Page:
UBC Theses and Dissertations
Bladder and bowel dysfunction in children : an investigation of cardiac autonomic nervous system activity and related therapies Fazeli, Mir Sohail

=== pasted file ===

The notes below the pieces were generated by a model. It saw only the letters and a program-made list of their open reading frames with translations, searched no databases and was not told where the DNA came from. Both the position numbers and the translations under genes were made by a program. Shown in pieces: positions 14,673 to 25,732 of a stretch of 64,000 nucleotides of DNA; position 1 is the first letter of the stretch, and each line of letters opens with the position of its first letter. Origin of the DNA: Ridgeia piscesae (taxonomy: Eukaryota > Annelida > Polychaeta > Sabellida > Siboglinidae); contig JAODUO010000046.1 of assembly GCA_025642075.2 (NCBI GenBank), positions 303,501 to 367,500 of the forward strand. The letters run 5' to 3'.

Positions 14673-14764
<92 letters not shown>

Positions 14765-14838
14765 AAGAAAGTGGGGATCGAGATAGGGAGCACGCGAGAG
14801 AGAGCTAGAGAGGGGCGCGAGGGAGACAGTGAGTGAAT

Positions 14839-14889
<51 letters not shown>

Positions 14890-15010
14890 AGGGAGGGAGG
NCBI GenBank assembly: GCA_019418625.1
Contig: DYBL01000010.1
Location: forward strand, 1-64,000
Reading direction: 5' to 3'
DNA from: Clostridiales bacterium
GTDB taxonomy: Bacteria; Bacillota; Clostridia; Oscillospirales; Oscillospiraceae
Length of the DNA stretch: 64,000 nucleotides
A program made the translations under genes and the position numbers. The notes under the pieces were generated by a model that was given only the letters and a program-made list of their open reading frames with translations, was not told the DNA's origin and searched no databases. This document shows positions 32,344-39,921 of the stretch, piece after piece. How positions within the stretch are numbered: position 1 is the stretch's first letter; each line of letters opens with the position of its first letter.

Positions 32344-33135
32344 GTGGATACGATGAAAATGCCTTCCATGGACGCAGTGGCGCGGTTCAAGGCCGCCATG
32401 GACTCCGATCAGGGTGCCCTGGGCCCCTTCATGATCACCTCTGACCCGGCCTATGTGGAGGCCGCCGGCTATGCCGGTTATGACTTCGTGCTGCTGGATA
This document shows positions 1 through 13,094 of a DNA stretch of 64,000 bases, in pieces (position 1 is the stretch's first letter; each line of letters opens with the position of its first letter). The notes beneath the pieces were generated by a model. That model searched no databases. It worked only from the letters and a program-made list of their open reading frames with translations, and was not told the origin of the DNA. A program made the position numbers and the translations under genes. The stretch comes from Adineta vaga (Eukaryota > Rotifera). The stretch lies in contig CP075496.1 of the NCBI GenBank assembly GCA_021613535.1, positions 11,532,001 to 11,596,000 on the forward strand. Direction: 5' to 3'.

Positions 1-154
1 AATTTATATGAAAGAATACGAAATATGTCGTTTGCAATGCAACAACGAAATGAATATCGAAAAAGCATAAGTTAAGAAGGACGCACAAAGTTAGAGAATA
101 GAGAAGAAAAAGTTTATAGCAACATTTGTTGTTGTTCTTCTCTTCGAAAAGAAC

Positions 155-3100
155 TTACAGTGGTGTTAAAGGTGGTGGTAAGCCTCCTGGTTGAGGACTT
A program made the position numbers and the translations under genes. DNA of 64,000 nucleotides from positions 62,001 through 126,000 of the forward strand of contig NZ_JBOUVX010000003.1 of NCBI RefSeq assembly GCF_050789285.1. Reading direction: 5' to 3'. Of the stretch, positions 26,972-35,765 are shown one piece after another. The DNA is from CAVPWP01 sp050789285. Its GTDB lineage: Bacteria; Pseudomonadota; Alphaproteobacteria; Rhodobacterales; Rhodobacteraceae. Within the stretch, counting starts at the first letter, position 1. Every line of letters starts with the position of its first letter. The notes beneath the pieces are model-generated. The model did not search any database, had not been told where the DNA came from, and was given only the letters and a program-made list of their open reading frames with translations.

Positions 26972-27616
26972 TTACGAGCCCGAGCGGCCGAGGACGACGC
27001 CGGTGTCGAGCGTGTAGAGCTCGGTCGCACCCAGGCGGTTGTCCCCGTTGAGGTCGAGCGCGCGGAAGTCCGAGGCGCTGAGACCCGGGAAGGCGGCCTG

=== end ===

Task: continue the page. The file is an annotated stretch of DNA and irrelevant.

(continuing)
Bladder and bowel dysfunction (BBD) consists of a prevalent group of conditions presenting mainly with lower urinary tract symptoms. The autonomic nervous system (ANS), comprising mainly of the sympathetic (SNS) and parasympathetic nervous systems (PNS), regulates lower urinary tract function. ANS role in the pathogenesis of BBD in not known. BBD management initiates with education and life-style modification (standard urotherapy or SU). Additionally, adjunctive treatments may be administered. Current treatments are often partially effective, costly, and sometimes associated with side-effects. The overall goal of this dissertation was to describe cardiac ANS activity in children with BBD before receiving any treatments and subsequently after current and proposed adjunctive therapies. Study 1: Forty children with BBD were compared with nineteen healthy controls for the activity of ANS measured via spectral analysis of heart rate variability (HRV). Results demonstrated a significantly lower overall ANS and PNS activity at baseline in BBD group. Study 2: The efficacy of pelvic floor biofeedback in children with BBD was assessed via a systematic literature review and meta-analysis of randomized controlled trials (RCT) which showed no improvement in resolution of urinary incontinence after 6 months of biofeedback compared to other adjunctive treatments. Study 3: Ten children from Study 1 with overactive bladder (OAB) were followed receiving antimuscarinics for approximately 3 months. Results showed a significant reduction in the PNS activity after treatment accompanied by a failure to achieve complete symptom resolution. Study 4: Twenty-three children with BBD were randomized to SU plus diaphragmatic breathing (DB) or SU only in a pilot trial. Results showed a low overall feasibility for proposing DB in controlling symptoms mainly due to low adherence during an approximately 3 months of follow-up. Positive correlations were found between number of DB practices and change from baseline in overall ANS and PNS activity. In summary, BBD was associated with a significantly low overall ANS and PNS activity. There is lack of evidence supporting relative treatment efficacy of biofeedback. Use of antimuscarinics in OAB was associated with further reduction in cardiac PNS activity and the pilot study showed low overall feasibility for proposing DB for three months.
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